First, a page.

Nigeria is a country where policy makers have no reference to records, nor applaud excellent performance exhibited by indigenous experts. In football circles, in particular, because of the way we pick our administrators, our sports development suffers and that ultimately ridicules our performance in international sports meet.

In the year 2013, Nigeria’s Super Eagles clinched the highly coveted  African Nations Cup trophy in South Africa. The nation hailed the players and the officials who led our National team to lift the trophy for the third time, having previously won it in 1980 and 1994.

Our sports administrators, the NFF in particular came down heavily on our coaches by dropping some of them and reviewing their salaries downwards.

As if that was not enough, the NFF refused to pay the salaries to the coaches for so many months, yet the NFF always jumped at the offer of friendlies because it afforded them the opportunity to tour the world and swell their estacodes . Our football coaches bore the high handedness of the NFF with equanimity till the federal government intervened.

When Stephen Keshi was given the assignment to tinker our National team to the just concluded CHAN competition, no adequate logistic support was given to him, like camping the players enough for the competition, taking the players on training tour to at least three African countries. Furthermore , the coach was given the tall order to lift the trophy. Keshi complained from day one that the players assembled had not trained enough for the competition and also stated that it will be a miracle for him to lead a hurriedly assembled team like the CHAN team to lift the trophy. We all saw how the team performed in the competition .

The issue of playing against a Ghanaian 10-man team and conceding defeat which the NFF views as technical deficiency   shows    how  technically unsound members of the NFF present their logic. In the game of football which I have played at the amateur level and followed professionally as an administrator and a coach, the most difficult team to defeat is a team depleted by a red card. The reason is simple, and it is logical too, the remaining ten players put in extra efforts knowing fully well that one of their positions is leaking. Impliedly, the team plays as if it has twenty players. In the course of covering the leaking position every player makes extra effort, all geared towards covering up the depleted position. It takes some element of luck like we had against Zimbabwe to defeat such a team..

The Ghanaian team we lost to in the semi final approached the match with ruthlessness from the on-set, inflicting injuries on our apparently youthful players who took fright, panicked and abandoned their fast flowing system of soccer. When they were depleted through the red card given to their most ruthless defender, the Ghanaians naturally whittled down their attacking forays, fortified their defense line and played towards possible penalty shoot out which worked for them. That our players did not convert their penalty kicks should not be blamed on the coach.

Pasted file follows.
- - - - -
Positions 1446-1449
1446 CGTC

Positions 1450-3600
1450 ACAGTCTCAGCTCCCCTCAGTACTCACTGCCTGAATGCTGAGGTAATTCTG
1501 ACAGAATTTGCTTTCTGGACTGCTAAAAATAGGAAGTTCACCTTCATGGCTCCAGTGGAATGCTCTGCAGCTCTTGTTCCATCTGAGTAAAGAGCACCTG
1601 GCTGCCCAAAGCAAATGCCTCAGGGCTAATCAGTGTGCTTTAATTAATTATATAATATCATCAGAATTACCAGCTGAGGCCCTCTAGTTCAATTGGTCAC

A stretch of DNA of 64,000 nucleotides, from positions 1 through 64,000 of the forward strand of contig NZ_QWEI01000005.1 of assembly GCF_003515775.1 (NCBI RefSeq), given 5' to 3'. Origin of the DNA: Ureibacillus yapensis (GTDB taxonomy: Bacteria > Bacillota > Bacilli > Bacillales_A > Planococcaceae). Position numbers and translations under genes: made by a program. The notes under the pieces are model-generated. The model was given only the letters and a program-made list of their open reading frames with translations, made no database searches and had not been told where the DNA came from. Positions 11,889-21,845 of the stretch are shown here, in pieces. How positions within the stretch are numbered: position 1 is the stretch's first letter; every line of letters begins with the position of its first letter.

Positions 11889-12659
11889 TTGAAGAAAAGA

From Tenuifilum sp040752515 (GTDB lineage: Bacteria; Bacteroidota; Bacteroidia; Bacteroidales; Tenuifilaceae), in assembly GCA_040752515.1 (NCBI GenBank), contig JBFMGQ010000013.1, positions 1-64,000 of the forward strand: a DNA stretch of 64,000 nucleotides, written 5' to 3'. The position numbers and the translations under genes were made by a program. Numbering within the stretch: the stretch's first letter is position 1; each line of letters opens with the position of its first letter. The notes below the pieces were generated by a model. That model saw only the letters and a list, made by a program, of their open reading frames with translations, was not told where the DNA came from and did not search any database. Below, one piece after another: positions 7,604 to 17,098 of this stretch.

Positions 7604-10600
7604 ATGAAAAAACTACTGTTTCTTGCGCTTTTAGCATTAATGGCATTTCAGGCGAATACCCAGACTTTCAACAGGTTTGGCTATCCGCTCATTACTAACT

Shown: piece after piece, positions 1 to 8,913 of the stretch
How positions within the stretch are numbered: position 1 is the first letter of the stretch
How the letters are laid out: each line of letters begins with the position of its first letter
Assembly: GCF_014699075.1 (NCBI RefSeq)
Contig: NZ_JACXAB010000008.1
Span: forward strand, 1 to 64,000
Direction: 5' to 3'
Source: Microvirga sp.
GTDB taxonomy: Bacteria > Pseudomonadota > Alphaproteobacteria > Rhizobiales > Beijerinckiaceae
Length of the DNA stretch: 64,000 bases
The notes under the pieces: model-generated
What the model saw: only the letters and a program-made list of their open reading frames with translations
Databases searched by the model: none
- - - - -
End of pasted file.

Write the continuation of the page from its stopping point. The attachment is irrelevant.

Based on practical experience in the game of football , the foreign technical adviser who the NFF is clamouring for would come to Nigeria few months to the World Cup and take us to the final and possibly clinch the cup. He must be a magician but I am afraid such foreign wizard is not yet born . If there is one existing , white people would have discovered him and engaged him many months back.

My personal experience from Nigerian coaches is that they know how to fight themselves and run down their colleagues, especially when they see one amongst them trying to make history. If the NFF has no hidden agenda, there is no way it will think in terms of foreign technical adviser few months to the World Cup when it: (1) failed to recall Sylvanus Okpala who worked well with Keshi to win the AFCON Cup in 2013. (2) failed to address the issue of incessant default in the payment of salaries to indigenous coaches.(3) failed to attract sponsors that can help it to package our teams to various competitions without relying solely on government funding.

If then NFF finds it difficult to pay regularly the indigenous coaches, simple logic wonders how they will pay foreign coaches who can never manage the way we do in this part of the world. If the NFF wants additional hands in the technical crew of the Super Eagles, Sylvanus Okpala is readily available . The NFF should close its ranks and work with the present technical crew which it willingly hired and which had performed beyond reasonable doubt. It is no more the issue of which white man or additional technical adviser will take us to the World Cup, rather it is now more of how to support the present crew to give us the desired result. Nigerians are watching!

*Edwin Eze is the former Sports editor of Satellite Newspaper Enugu.


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